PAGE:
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Department of Labor Building facts for kids

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Department of Labor Building
U.S. Historic district
Contributing property
Dept of Labor Washington LOC hec.37493.jpg
The Department of Labor building with construction nearly complete in 1934
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Location 14th Street, and Constitution Avenue, NW
Washington, D.C.
Built 1934
Architect Arthur Brown, Jr.
Architectural style Classical Revival
Part of Pennsylvania Avenue National Historic Site (ID66000865)

The Department of Labor Building, also known as the William Jefferson Clinton Federal Building, is a historic office building, located at 14th Street, and Constitution Avenue, Northwest, Washington, D.C., in the Federal Triangle. It was the headquarters building for the United States Department of Labor from its opening until the 1970s. It later housed the U.S. Customs Service, and is currently occupied by the U.S. Environmental Protection Agency (EPA).


Arthur Brown, Jr. designed the building between 1928 and 1931, and construction was completed in 1934.

The building was constructed as part of the Federal Triangle development. Although plans to redevelop the slum Murder Bay had existed for decades, Congress did not fund the purchase of land or construction of buildings in the area until 1926. In July 1926, the government proposed building a Department of Labor Building between 13th and 14th Streets NW, on the north side of B Street NW (now Constitution Avenue NW). In March 1927, the government proposed adding a second building to the east (between 12th and 13th Streets NW) for "Independent Offices" (the building's purpose was later changed to be the headquarters of the Interstate Commerce Commission, or ICC). Design work proceeded slowly. In April 1930, President Herbert Hoover proposed building a $2 million "Departmental Auditorium" to connect the Labor and ICC buildings.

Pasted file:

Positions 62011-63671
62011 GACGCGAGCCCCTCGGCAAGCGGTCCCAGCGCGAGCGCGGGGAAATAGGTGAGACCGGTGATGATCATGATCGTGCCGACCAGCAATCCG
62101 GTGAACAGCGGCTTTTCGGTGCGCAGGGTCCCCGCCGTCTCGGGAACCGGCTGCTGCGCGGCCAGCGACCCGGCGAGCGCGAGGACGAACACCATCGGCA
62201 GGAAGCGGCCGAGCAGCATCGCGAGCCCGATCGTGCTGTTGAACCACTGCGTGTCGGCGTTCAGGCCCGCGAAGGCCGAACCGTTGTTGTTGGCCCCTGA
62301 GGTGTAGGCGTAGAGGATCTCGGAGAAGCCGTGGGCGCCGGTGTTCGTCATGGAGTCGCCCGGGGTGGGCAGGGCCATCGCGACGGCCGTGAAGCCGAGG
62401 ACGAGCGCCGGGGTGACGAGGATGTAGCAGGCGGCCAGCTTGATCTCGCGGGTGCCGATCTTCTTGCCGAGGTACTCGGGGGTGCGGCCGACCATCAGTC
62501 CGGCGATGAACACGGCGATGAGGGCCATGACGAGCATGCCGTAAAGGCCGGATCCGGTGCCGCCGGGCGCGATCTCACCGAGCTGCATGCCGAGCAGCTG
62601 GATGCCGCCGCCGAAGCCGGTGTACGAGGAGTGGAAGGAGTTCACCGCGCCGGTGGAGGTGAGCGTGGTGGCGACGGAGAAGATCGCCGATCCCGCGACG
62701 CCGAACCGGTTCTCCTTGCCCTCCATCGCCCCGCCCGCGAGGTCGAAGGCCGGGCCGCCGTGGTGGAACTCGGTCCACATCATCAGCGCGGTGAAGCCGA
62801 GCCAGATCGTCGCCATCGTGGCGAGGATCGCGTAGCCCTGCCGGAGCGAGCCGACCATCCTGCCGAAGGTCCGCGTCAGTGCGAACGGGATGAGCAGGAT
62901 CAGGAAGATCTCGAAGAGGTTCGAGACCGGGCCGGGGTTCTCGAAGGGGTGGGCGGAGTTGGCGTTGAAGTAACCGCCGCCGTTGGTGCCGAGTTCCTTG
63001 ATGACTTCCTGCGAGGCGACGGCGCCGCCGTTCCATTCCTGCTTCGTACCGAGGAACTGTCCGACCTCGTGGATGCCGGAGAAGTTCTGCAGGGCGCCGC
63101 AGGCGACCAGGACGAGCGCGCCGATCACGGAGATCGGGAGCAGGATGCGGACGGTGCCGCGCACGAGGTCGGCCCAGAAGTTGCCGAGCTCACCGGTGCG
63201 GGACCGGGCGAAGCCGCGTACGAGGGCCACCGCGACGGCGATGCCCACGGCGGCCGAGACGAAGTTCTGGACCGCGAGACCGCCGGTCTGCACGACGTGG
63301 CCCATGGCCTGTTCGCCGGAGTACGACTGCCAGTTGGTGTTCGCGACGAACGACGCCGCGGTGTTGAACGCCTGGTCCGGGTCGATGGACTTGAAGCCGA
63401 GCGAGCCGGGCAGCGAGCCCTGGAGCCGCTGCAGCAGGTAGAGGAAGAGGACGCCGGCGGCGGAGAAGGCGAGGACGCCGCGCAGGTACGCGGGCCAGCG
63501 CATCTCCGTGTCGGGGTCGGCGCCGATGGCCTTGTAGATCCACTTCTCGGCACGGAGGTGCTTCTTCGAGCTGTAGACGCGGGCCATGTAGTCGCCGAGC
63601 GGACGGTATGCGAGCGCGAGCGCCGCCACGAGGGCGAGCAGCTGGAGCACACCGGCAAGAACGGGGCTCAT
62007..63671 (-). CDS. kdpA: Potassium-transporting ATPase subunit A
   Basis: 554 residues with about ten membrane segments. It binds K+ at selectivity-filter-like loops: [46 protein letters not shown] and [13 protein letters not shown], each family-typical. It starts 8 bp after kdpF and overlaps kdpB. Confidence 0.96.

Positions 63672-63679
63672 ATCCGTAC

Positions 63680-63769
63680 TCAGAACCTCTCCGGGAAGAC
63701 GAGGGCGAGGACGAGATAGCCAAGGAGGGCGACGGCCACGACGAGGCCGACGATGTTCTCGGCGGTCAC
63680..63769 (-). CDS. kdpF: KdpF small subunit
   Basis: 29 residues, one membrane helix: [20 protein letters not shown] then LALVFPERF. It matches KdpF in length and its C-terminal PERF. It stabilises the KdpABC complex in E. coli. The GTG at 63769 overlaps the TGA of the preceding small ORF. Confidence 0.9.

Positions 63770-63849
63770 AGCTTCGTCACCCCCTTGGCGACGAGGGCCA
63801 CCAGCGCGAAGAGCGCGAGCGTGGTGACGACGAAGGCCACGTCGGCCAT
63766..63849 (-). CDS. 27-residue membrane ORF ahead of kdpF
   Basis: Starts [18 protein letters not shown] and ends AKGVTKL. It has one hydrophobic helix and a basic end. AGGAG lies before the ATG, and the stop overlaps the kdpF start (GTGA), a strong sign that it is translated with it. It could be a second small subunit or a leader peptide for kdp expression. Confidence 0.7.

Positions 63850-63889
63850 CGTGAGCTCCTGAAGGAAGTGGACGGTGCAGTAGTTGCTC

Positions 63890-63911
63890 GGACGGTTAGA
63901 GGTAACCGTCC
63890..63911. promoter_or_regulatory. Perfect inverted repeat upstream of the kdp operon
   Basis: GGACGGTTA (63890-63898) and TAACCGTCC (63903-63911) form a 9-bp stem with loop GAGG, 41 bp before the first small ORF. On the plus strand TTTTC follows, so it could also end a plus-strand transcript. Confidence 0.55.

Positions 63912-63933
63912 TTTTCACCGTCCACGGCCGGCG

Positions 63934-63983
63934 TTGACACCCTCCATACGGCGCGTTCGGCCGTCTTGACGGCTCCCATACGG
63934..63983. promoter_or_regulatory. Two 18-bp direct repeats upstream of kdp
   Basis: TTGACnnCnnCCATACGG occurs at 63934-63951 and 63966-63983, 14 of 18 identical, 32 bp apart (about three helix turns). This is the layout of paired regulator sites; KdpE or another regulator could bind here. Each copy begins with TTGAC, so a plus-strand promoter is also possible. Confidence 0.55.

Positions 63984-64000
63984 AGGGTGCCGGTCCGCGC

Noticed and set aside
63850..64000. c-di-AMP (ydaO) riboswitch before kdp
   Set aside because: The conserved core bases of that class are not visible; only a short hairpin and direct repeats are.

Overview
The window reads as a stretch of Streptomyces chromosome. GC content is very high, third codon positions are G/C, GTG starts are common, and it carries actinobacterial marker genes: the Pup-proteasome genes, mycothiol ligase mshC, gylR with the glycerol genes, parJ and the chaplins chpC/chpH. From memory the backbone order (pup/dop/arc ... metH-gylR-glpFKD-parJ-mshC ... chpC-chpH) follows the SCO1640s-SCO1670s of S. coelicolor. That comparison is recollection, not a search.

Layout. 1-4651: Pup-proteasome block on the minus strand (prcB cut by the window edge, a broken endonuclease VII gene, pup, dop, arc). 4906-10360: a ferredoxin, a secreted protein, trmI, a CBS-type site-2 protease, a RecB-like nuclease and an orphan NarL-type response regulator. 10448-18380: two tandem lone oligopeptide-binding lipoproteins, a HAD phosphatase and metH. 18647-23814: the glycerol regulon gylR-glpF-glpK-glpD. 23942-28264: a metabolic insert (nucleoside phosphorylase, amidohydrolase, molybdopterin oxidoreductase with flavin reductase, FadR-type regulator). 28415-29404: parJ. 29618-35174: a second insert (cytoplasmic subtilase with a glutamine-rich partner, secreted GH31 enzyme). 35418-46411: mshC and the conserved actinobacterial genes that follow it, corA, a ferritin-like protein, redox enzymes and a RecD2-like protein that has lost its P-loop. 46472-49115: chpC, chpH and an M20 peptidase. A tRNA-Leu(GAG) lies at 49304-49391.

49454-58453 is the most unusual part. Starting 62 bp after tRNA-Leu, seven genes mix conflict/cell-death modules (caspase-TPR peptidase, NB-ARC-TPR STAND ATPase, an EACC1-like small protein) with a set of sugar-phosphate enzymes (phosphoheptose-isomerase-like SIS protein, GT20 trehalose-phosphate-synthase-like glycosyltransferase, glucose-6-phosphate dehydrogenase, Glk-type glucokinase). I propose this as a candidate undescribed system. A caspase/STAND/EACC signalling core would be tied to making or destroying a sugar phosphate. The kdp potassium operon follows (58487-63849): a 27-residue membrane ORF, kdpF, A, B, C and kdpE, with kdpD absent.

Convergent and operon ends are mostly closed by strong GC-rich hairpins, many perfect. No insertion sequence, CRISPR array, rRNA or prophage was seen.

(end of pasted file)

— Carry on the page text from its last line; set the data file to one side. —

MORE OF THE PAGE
President Hoover laid the cornerstones for the Labor/ICC building on December 15, 1932. Freemasons trained in masonry assisted the President in laying the cornerstones. Hoover personally oversaw the dedication of the cornerstone at the Labor end of the building. His words were broadcast over loudspeaker to the workers at the ICC end of the structure, who placed the ICC cornerstone simultaneously at the President's instruction (becoming the first time in Washington history that a single person dedicated two cornerstones at the same time). William Green, President of the American Federation of Labor (AFL), attended the laying of the cornerstone for the Labor building.

The building was designated by Congress as a contributing structure to the Pennsylvania Avenue National Historic Site in 1966, and it was subsequently listed in the National Register of Historic Places.

Agency occupants

The Department of Labor was the original occupant of the building. It vacated the building in 1979 when its employees moved to the Frances Perkins Building. The Customs Service took occupancy in 1979 and remained until the late 1990s, when it moved to the Ronald Reagan Building and International Trade Center. In 2002 EPA moved in, and the building was designated as the "EPA West" building.

In 2013 Congress designated the William Jefferson Clinton Federal Building as a complex including the EPA West Building, along with two adjacent buildings which were formerly known as the Interstate Commerce Commission Building (and subsequently designated as "EPA East") and the Ariel Rios Federal Building.

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